If you really are not comfortable in the area, I recommend asking an outside third-party you trust to look at the quote and point you in the right direction. It could be a friend or family member (do beware of your techie nephew who’s always gaming but has never laid eyes on a quote…) or an organization that has been helping you in your business project. For instance, nyuko can help you challenge your quotes via its entrepreneurial support programs.
Neither option works for you? All is not lost just yet! Here are the main aspects to check:
- Alignment with your specs
You spent time describing your project and vision. Does the quote reflect your needs? Point by point, make sure everything is there and ask for explanations for anything missing.
Your website’s content can be both time-consuming and costly. If content is quoted in the estimate, look at the cost it represents and think whether or not you could find an alternate solution (even if it means hiring someone to do your translations, for instance).
This is usually where you’ll run into a plethora of technical terms: SEO, indexation, metadata… Website optimization is important, but it’s often where budgets escalate too. Optimizing a showcase site doesn’t take a week…
Does the quote include additional run-throughs to finalize structure, design, content…? If so, how many? At least 3 would seem right to me. If it’s not in the quote, ask the agency how they go about it. Sometimes it can involve hidden costs that inflate the final budget.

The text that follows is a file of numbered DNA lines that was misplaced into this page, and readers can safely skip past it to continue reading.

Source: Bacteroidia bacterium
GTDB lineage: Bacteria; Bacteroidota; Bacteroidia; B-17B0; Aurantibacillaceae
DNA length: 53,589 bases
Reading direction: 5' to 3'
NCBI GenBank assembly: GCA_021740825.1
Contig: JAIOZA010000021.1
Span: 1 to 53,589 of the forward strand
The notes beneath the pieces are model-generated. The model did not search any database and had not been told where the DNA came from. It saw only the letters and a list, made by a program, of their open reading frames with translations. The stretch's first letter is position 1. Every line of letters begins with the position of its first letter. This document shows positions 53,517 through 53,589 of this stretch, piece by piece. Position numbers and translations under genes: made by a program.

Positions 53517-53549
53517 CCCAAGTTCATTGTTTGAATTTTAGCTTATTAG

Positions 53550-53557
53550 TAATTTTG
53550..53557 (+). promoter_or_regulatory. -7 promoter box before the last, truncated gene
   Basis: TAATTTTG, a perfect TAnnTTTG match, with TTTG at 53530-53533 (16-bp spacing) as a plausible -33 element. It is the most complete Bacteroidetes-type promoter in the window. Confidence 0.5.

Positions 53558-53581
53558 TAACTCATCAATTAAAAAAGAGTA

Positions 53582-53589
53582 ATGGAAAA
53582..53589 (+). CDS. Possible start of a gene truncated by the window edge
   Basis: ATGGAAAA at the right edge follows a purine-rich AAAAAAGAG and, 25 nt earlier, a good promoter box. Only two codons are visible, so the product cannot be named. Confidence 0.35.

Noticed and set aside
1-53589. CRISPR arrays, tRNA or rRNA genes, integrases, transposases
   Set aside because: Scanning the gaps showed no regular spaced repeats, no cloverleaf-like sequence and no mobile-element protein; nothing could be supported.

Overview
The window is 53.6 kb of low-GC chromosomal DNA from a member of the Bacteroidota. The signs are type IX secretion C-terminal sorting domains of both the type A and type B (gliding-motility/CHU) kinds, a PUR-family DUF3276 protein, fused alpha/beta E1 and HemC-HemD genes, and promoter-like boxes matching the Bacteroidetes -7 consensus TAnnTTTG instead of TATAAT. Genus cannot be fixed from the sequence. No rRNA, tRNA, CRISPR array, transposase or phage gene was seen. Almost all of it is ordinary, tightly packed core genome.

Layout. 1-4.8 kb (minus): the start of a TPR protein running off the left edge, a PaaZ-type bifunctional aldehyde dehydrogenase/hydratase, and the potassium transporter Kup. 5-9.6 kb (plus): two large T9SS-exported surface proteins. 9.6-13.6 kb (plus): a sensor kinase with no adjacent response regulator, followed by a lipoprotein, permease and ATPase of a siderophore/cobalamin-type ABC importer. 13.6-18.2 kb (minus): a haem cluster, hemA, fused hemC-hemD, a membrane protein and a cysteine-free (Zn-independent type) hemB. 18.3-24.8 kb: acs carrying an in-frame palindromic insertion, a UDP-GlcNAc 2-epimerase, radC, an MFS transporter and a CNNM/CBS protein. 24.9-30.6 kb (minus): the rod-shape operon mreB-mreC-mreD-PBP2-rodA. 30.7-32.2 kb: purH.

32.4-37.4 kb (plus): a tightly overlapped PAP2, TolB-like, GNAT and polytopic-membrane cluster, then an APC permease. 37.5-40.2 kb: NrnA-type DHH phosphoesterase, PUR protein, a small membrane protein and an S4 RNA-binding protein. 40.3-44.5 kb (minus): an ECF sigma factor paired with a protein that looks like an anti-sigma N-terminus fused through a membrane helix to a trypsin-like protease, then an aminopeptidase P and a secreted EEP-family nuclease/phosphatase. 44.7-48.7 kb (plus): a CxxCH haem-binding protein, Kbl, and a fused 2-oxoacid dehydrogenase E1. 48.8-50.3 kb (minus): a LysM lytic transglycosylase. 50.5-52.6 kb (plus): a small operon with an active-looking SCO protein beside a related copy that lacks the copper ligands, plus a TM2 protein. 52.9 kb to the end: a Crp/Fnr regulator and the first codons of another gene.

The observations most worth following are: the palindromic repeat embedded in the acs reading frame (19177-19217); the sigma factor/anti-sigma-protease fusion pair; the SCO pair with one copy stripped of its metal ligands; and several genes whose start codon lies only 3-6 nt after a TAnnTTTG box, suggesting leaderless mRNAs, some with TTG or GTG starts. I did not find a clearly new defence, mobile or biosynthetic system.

Has the agency planned a training time to teach you to manage your website? Would you need it? If so, make sure it’s in the quote. If not (and you’re sure of yourself), you can opt out.
- Hosting and maintenance
The agency is offering to build your website, but what happens next? You will of course need a domain name (yourcompany.lu for example) and web hosting (to stock your site online). Beyond that, I strongly recommend planning your site maintenance (updates) for medium and long-terms. Are such annual expenses provided for in the quote? The first two, you can take care of yourself (all you need to do is pay the host). But not maintenance. Maintenance is vital for your site’s longevity, and it’s extremely important to know how it will be handled prior to signing the quote.
- Your website can be built in several steps: the basics in the beginning to launch your activity, and modules that can be added as you go depending on income. Agencies are generally open to this type of arrangement. Is yours?
I hope these elements will help you approach this step of your business launch with more confidence! Either way, take your time. You won’t change websites every other week… so it’s better to delay its publication but see eye-to-eye with your agency than to make a hasty decision that leads to unpleasant surprises!
If you would like some advice on the topic, get in touch with the team at nyuko!